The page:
You know what they say: Whoever does not know history is doomed to repeat it. While it is true that history is not perfectly cyclical, nor, of course, perfectly linear (rather, an intermediate point, let us say, as a perpetual spiral,) to know the problems of the past is vital for systems to evolve. We all know very well the sad bankruptcy stories of 2007 and 2008. The number of companies that had to restructure, to refinance their debts, and to file for bankruptcy, was tremendous. We are now on the verge of another great crisis: What lessons have we learned from the previous ones, and how can we avoid not falling into the same mistakes?

Read also: The Big Crash: No longer a hypothesis, by Suzzanne Uhland

The first thing that we should analyze here are the causes of the crisis of 2007. How did everything start? In the first place, the main problem was the big speculative bubble related to the real estate business, linked to very low-interest rates (which had never been seen, really.) What was the consequence? It began to inflate a bubble. People borrowed, bought, and sold at a fast pace, so prices began to rise.

Actually, people spent more than they earned, and inflation levels naturally grew, so, in 2004, the Federal Reserve had to take action on interest rates and raised them as a measure of control. What caused this in consequence? That the interest rate increased from 1 to 5%, and this, in turn, made the price of housing to fall downhill during the first five years of the last decade. Then, in the second half of the current one, the role of the banks was crucial for the crisis to worsen.

Banks began offering mortgages, as well as the financing of a considerable portion of the people’s loan portfolio. They did so by contracting the debts with short-term maturity. At the same time, the Government’s expansive monetary policy did not consider the asset of prices and credit as a priority amid the flood of financial problems that emerged then, and this gradually weakened the whole system.

To this extent, the real problem could have been a poor valuation of the risks, especially by the Government, in addition to the automation of the stock market. People no longer had direct control over the processes of the stock market: The automation of many processes was delegated to computer programs.

Well, what followed was a domino effect. In 2008, eight big players of the financial world fell sharply; and, although the US government did everything possible to rescue three major mortgages, the bankruptcy of one of them was imminent and this complicated things even more. Worst of all, the crisis did not remain in our country but spread to the United Kingdom, the European Union, and Latin America. Some of the more developed countries of the First World had to adjust their belts and experienced the same problems as in the United States. We had not seen such a crisis since World War II.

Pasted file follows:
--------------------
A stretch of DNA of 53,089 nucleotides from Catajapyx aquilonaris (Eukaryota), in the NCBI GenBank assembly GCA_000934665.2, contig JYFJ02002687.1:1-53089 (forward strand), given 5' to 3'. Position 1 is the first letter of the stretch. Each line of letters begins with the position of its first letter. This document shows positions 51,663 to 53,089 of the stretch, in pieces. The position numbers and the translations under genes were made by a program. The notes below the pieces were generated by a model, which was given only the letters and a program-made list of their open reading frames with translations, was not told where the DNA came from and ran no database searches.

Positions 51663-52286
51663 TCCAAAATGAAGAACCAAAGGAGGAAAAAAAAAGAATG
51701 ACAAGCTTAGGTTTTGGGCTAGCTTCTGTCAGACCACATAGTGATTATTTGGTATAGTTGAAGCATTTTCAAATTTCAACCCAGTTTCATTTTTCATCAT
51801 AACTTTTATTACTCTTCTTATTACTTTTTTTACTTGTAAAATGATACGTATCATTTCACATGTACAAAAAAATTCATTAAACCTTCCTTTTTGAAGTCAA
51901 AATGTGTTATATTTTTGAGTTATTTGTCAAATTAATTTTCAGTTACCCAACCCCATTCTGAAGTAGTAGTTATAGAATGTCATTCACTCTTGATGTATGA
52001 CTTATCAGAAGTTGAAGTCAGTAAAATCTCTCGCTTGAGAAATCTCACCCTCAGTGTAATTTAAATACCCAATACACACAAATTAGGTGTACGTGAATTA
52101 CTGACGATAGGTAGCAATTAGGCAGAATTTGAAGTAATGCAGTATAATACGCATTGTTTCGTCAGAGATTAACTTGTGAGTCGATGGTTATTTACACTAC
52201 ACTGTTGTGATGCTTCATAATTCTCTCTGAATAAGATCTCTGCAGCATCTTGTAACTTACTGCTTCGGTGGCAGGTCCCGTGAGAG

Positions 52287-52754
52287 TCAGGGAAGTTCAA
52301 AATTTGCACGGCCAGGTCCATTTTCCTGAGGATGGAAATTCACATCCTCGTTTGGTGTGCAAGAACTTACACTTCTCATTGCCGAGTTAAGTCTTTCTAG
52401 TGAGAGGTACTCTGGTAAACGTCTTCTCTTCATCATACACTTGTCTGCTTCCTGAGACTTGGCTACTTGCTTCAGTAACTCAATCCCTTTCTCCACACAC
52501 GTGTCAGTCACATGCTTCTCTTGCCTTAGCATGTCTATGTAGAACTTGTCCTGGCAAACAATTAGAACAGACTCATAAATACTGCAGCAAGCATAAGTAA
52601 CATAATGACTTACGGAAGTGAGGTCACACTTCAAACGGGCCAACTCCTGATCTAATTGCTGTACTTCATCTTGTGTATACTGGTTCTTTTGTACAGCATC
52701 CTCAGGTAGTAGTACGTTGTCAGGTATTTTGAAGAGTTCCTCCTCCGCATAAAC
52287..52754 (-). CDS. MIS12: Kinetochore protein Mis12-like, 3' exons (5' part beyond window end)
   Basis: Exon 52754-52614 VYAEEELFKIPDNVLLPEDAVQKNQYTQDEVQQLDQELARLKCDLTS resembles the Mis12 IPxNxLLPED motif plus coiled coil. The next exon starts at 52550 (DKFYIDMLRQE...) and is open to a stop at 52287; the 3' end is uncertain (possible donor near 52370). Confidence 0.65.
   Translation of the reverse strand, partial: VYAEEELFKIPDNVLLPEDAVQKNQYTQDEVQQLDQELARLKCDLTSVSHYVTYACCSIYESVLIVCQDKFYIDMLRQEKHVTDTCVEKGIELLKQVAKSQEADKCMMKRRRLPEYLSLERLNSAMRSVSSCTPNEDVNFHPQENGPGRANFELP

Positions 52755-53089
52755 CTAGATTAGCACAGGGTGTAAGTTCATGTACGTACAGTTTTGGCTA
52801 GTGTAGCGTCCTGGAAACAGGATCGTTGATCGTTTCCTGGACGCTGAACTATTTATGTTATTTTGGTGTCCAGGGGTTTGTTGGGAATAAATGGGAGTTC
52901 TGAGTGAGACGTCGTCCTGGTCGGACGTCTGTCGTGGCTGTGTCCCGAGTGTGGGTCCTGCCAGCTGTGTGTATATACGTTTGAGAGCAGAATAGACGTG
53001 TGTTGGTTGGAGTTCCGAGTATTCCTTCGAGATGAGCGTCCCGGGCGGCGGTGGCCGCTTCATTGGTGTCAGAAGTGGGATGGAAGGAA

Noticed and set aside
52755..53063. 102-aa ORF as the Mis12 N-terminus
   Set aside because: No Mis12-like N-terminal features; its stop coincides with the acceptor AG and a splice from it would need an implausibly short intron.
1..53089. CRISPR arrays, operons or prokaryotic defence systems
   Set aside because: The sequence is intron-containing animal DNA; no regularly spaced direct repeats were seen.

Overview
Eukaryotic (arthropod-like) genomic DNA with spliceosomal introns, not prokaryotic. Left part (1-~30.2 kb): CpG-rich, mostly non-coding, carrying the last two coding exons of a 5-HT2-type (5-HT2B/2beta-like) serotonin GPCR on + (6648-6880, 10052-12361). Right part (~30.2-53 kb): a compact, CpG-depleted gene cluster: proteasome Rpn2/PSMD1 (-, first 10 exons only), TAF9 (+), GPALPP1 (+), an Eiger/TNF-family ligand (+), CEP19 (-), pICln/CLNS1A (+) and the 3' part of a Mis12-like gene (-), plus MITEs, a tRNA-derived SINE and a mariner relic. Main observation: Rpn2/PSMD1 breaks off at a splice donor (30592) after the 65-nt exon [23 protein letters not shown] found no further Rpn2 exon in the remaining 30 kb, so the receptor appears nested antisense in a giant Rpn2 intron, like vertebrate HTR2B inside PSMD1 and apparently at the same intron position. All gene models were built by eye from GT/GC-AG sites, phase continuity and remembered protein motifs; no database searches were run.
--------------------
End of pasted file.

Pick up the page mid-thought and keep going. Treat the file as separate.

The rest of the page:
The way out of the crisis was not very effective either. Although there was a joint action by several institutions, the United States Congress did not agree with a series of recovery plans that could definitively end the leverage, and, for this reason, during the first two years of the current decade, the recovery was just halted. This, among other things, is one of the causes of the next economic crisis that threatens our country and a big part of the world.

Image courtesy of woodleywonderworks at Flickr.com

It is important to consider two lessons from that experience. On the one hand, the impact of the crisis was long-lasting mainly due to the constant increase of debt, followed by an expenditure of similar proportions. The same patron of all bubbles: Some people promote a high investment, it seems the perfect opportunity to make money and to put the economy in motion, but when the States take measures, like the one of the Federal Reserve, the crisis begins, diminishes the debt, everybody is cool, but the investment also begins to decline as well as the stock of physical capital … and then, crash; and hence, a chain reaction. The companies that support this level of excessive consumption fall back, no longer grant the same loans and rather ask for the money people that own them money. At some point, no one can pay anyone because all are debtors of somebody else. Even lawyers and bankers lose.

On the other hand, there is a huge ignorance about the way crises originate and operate. Indeed, few people know what an interest rate depends on, very few know how to explain the basic phenomenon of inflation, and many, sadly, believe that boom situations are enduring (if not eternal,) and even believe that it is a responsibility of Governments to keep them that way. Then, they never learn from mistakes: They do not save money, they ask for loans that they can never pay, and even encourage this attitude in other people.

Recommended: The 2007-08 Financial Crisis In Review

* Featured Image courtesy of Jeffrey Zeldman at Flickr.com